# Limit points of the differential system $\dot {x}=y-x+x^3$, $\dot{y}=-x$

Consider the following system of differential equations: $$\dot {x}=y-x+x^3,\qquad \dot{y}=-x.$$ By linearization, it's easy to see that $(0,0)$ is a (nonlinear) sink.

Show that there exists an open connected set $D$ such that if $\phi^t:\mathbb{R}^2\rightarrow \mathbb{R}^2$ is the solution flux, then $\lim\limits_{t\rightarrow +\infty} \phi^t(x_0,y_0) = (0,0)$ iff $(x_0,y_0) \in D$ and such that $\partial D$ is compact and invariant, that is, such that $\phi^t(x_0,y_0) \in \partial D$ for all $t \in \mathbb{R}$ and $(x_0,y_0) \in \partial D$.

Maybe this can be done with a substitution (to show that this system behaves like for instance $\dot {r}=r(r-1)$, $\dot{\theta}=1$) or by finding a function $f \in C^1(\mathbb{R}^2,\mathbb{R})$ such that $(0,0)$ is a minimum for $f$, $\nabla f(z) \cdot \dot{z}<0$ for every $z=(x,y)$ in $D$, and $\nabla f(z) \cdot \dot{z}=0$ for every $z=(x,y)$ in $\partial D$.

• Can you find a Lyapunov function for the linearized system? Can you prove by hands that the same function works for some neighbourhood of origin in nonlinear system? Jan 30 '15 at 6:59
• $x^2+y^2$ is a Lyapunov function for $(0,0)$ in a neighbourhood $D'$ of the origin, but here we need a special Lyapunov function (such that $\nabla f(x) \cdot \dot{x}=0$ in $\partial D'$). Jan 30 '15 at 11:42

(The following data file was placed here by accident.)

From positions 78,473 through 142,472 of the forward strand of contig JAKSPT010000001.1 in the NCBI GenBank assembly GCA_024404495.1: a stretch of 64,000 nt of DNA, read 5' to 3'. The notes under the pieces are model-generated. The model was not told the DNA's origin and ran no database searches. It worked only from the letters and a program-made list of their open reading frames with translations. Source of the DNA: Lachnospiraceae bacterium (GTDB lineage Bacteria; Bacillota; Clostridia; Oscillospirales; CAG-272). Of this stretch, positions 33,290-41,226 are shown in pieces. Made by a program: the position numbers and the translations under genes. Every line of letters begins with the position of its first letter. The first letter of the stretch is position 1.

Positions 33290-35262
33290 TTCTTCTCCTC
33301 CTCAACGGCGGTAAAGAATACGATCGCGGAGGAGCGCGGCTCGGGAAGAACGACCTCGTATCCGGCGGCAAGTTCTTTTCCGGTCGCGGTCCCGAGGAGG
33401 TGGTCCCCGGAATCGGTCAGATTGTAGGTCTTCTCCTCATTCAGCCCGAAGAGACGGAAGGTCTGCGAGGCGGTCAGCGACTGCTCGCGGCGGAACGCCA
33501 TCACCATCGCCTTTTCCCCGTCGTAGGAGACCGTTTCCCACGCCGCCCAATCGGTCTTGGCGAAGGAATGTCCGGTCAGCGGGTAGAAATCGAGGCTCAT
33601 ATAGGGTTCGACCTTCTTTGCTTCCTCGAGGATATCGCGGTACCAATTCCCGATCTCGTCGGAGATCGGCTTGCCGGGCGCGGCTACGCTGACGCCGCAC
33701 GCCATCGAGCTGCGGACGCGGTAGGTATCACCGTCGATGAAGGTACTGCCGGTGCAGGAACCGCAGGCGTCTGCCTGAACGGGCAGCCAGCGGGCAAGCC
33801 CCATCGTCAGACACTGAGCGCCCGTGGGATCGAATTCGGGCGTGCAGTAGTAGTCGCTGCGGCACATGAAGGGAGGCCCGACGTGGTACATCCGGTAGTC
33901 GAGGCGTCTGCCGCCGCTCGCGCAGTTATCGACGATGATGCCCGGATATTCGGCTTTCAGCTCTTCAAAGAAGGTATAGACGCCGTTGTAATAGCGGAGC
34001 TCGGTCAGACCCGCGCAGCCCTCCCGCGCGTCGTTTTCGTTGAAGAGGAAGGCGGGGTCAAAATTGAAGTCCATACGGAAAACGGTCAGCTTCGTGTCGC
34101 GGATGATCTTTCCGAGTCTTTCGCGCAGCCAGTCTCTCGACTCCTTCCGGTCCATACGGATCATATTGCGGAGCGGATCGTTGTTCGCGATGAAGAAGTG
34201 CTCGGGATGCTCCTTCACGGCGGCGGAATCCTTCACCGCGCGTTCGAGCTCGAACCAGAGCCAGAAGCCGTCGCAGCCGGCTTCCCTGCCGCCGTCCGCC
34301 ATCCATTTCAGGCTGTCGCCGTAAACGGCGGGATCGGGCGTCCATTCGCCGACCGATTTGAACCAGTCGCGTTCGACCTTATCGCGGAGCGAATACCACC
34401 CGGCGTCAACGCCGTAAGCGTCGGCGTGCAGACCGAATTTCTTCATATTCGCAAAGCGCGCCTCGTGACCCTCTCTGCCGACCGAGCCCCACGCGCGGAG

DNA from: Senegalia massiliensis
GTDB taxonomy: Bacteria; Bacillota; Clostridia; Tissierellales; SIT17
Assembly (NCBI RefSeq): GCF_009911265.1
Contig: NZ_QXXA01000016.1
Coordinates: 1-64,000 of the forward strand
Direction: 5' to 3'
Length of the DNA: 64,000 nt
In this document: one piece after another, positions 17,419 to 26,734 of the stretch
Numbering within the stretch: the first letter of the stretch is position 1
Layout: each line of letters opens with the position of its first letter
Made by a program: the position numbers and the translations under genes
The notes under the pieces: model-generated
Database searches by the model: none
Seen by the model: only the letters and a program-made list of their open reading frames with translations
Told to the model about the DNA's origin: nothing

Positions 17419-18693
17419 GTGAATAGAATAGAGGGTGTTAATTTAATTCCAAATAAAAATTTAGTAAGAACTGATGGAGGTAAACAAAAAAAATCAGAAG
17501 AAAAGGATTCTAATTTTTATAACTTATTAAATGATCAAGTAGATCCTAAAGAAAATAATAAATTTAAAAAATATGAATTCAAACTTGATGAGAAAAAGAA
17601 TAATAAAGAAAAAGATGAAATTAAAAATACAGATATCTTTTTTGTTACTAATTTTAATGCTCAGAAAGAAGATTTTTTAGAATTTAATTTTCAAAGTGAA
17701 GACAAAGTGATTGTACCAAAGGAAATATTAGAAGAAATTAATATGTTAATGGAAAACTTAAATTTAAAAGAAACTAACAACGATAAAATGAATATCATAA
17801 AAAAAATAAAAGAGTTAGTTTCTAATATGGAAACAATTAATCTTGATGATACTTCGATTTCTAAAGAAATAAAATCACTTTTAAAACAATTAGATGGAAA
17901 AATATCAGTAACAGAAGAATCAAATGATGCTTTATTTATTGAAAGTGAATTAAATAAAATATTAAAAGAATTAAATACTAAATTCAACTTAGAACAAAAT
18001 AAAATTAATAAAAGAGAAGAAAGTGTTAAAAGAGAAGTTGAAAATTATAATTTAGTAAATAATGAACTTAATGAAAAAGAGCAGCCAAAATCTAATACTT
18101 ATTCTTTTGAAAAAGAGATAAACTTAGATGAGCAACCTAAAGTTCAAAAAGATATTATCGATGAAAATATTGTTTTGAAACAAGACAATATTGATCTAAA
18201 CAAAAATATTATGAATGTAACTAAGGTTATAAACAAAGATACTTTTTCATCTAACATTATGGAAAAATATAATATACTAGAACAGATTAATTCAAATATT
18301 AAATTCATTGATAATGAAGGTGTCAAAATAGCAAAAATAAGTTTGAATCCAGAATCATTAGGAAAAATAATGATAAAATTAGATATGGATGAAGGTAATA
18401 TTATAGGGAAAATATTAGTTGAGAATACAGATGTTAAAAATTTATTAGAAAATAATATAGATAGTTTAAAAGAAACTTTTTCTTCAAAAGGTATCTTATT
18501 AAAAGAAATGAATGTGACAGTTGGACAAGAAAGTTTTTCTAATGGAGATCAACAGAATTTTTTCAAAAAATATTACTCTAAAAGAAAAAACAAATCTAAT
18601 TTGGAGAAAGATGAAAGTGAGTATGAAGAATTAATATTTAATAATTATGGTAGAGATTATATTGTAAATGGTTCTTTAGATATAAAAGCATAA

• Sorry then, I've paid less attention than I should. Roughly speaking, we must say about existence of limit cycle. Interesting. Jan 30 '15 at 21:57

The boundary region $\partial D$ is quite visible, and yet it seems that finding a mathematical proof is not so direct...
• The line streamplot y−x+x^3,-x produces an answer in a few seconds.
If you make the change of variables $\tau=-t, X(\tau)=x(t), Y(\tau)=-y(t)$, your system becomes $$\dot X=Y+X-X^3,\\ \dot Y=-X,$$ where the dot now denotes the derivative with respect to $\tau$. Now this is a classical examples of the so-called Lienard's system, for which it can be readily proved (see, e.g., the textbook by Perko on dynamical systems) that there exists a unique asymptotically stable limit cycle. Reversing the time back you get that in your original system there is a unique unstable limit cycle, and hence there exists $D$ with the required properties.